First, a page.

Career: After an exhaulted career as a performer Vestri retired to teacing. Among his pupils were Marius Petipa and Jules Perrot, both to become famous in St. Petersburg.
Carlo Blasis (1797-1878) Nationality: b. Naples, Italy. Career: In 1820 he published one of the first Works on ballet, ‘Elementary, Theoretical, Practical Treatise on Dance’. His classes were rigorous, Some apparently lasting 4 hours. He created the ‘attitude’. From 1838- 53 he was the artistic director of La Scala Ballet Theatre. Enrico Cechetti (1850-1928) expanded his technique and took it to St. Petersburg.
Giovanni Lepri (?- !860). Nationality: Italian, he spent time in Livorno.
Career: He was the principal dancer at La Scala in 1857. He was the teacher of Blasis, and he taught Cechetti in Florence.
August Bournonville (1805-1879). Nationality: Copenhagan, Denmark.
Career: August’s father, Antoine, was trained under the French master, Jean-George Noverre. August studied under his father and under the Italian Master, Galeotti, in Copenhagen and later under Vestris in Paris in the 1820s. He brought an expressive
Romantic style from France, but also experimented with the masculine technique of Vestris. Bournonville used the arms simply, employing diagonal ‘epaulements’. He developed quick and intricate footwork and rapid change of direction in his choreography. Some ballets he created are La Sylphide (1836), Napoli (1842), A Folk Tale (1854).
Here are three dancers from the Royal Danish Ballet, trained in the Bournonville technique, doing solos from Bournonville’s ballet, Napoli.
Erik Bruhn was one of the greatest dancers in the Bournonville technique, and Nureyev and he trained together when Nureyev first came out of the Soviet Union.
Erik Bruhn and Rudolph Nureyev working in class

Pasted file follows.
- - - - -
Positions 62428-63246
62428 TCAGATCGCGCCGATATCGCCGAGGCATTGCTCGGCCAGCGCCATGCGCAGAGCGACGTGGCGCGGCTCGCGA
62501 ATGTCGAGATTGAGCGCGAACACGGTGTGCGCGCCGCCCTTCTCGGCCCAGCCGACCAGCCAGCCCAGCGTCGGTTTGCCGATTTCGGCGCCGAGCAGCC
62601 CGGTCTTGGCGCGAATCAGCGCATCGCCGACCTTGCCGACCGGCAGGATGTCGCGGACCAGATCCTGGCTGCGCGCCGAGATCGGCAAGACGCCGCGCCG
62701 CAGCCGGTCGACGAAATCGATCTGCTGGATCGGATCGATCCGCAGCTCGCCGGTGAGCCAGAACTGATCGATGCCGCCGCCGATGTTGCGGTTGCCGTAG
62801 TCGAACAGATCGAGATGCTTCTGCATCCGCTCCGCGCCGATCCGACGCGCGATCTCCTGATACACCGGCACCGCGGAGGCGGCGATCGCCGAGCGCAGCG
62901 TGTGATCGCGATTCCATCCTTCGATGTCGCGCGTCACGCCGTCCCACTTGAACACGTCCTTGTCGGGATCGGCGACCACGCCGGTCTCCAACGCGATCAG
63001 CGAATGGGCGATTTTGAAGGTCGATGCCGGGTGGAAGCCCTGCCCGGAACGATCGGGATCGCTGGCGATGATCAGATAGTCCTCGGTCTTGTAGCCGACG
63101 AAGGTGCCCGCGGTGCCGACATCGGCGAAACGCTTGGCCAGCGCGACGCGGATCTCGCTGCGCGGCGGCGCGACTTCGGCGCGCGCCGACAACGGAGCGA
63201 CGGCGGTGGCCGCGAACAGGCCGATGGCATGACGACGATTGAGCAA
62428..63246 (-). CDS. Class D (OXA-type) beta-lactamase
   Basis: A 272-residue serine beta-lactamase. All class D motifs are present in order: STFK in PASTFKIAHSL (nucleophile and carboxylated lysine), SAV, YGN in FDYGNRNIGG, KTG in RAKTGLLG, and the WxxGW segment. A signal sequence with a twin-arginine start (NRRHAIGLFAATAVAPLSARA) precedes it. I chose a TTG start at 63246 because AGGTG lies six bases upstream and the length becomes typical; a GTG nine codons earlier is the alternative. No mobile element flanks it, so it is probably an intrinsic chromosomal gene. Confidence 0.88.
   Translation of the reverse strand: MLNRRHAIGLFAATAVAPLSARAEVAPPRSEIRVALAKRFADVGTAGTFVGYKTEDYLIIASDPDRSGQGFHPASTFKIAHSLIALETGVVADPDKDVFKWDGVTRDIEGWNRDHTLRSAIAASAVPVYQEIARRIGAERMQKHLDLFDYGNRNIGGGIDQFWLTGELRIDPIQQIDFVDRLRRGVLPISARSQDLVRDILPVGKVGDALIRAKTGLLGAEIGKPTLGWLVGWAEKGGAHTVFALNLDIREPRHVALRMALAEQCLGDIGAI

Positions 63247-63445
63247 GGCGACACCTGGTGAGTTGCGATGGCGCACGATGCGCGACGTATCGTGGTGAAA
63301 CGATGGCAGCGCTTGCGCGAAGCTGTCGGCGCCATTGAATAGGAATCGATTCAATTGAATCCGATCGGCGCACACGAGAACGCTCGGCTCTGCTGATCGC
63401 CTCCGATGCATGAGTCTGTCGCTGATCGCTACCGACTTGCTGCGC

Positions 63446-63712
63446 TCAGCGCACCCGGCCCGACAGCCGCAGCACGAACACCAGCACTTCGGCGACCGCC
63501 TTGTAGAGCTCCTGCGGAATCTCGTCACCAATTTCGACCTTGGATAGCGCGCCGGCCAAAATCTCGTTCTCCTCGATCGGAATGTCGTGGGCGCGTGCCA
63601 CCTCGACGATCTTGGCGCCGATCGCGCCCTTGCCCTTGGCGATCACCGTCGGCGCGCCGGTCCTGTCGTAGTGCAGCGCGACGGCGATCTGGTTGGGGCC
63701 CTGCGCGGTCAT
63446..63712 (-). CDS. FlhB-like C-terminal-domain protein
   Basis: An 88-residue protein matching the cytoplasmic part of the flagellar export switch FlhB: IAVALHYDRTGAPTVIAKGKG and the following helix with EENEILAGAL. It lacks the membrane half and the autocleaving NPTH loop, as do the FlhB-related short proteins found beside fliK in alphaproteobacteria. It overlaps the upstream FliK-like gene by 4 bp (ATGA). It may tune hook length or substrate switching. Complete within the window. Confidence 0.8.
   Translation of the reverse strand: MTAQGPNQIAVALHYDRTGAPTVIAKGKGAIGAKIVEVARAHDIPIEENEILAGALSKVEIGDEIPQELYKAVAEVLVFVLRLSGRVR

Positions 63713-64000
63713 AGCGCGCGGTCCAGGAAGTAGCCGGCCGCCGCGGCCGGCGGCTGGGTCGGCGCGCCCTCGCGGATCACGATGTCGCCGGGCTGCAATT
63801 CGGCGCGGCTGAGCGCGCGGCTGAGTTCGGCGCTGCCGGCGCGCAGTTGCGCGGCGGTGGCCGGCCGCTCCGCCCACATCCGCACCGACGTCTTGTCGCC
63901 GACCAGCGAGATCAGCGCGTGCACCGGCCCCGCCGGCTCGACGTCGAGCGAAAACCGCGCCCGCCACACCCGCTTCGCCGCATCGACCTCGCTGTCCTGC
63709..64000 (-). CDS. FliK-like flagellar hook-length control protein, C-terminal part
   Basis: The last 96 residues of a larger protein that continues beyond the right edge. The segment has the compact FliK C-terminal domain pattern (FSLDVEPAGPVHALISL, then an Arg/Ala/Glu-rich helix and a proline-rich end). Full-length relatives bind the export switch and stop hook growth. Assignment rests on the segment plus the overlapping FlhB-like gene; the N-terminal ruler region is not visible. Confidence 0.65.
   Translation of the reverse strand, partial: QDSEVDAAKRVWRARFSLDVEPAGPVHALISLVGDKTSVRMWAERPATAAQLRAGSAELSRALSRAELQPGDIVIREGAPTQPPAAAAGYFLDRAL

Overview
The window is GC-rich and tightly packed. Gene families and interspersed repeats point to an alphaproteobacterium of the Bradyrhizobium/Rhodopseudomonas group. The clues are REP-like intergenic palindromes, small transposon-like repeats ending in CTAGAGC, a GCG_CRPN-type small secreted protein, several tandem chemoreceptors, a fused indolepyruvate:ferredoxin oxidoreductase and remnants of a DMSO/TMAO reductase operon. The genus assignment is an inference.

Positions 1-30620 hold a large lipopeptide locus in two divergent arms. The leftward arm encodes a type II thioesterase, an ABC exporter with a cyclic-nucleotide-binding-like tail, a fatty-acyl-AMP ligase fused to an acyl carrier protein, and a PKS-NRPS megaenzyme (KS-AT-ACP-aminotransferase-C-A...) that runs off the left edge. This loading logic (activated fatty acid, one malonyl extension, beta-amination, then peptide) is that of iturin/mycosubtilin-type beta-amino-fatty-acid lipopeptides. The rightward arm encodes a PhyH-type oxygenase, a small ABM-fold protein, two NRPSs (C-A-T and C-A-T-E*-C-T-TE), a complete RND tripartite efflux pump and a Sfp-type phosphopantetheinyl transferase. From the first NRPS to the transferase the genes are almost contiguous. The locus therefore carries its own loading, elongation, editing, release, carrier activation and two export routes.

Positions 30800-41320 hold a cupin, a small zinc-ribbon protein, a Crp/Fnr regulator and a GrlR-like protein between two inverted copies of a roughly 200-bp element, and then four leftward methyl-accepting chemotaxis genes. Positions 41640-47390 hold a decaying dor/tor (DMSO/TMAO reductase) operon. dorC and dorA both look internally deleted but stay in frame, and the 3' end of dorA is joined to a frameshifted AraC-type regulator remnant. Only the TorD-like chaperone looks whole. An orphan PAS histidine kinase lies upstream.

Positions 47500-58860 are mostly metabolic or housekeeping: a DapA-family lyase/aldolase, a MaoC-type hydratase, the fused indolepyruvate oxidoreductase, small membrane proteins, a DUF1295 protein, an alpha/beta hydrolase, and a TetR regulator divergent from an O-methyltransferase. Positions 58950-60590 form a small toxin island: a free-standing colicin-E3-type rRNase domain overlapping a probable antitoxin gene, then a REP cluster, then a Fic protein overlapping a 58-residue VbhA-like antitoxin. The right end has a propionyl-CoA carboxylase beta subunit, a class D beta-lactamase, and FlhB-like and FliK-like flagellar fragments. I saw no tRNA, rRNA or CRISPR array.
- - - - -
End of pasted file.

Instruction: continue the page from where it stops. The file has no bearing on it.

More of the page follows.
Jules Perrot (1810-1892) Nationality:b. Lyon, France.
Career :Student of August Vestris and Salvatore Vignano.Perrot early partnered Marie Taglioni .She became jealous of his ability and he had to leave the Paris Opera. While performing in Naples he met Carlotta Grisi, whom he was totrain. Bournonville and Perrot were classmates, and Edward Degas painted Perrot as his balletmaster, Perrot choreographed some of the most famous Romantic ballets: Giselle premiered in Paris in 1841 with Lucien Petipa (brother of Marius) as Albrecht and Grisi as Giselle ( Adolphe Adam composed the music); La Fils du Feu (London 1842); Ondine (London 1843); Pas de Quatre (London 1845);Le Judgement de Paris (London 1846). He set most of his ballets to the music of Cesare Pugni as did Petipa after him. Perrot in 1848 became premier maitre do ballet to the Imperial Ballet in St. Petersburg from which he retire in 1858.
Pierre Lacotte’s revival for the Kirov of Perrot’s original ballet.
I wanted to put here another ‘Ondine’ created in 1958 by Frederick Ashton (music Hans Werner Henze) for Margot Fonteyn. I saw her perform it at the Metropolitan Opera House in New York in autumn 1960. She was an exquisite wild thing. Fonteyn (b.England) had joined the Vic-Wells Ballet School in 1933 at 14, after returning from China where she had studied with a Russian emigre. At Vic-Wells she studied under the watchful eye of Ninette de Valois, and was taught by Olga Preobrajenska (from the Imperial Ballet School, St. Petersburg) and Mathilde Kschessinska (Imperial Ballet School and a mistress to Czar Nicholas II) .
Svetlana Zakharova :
Bessmertnova died in 2008 and was trained at the Bolshoi Moscow Ballet School.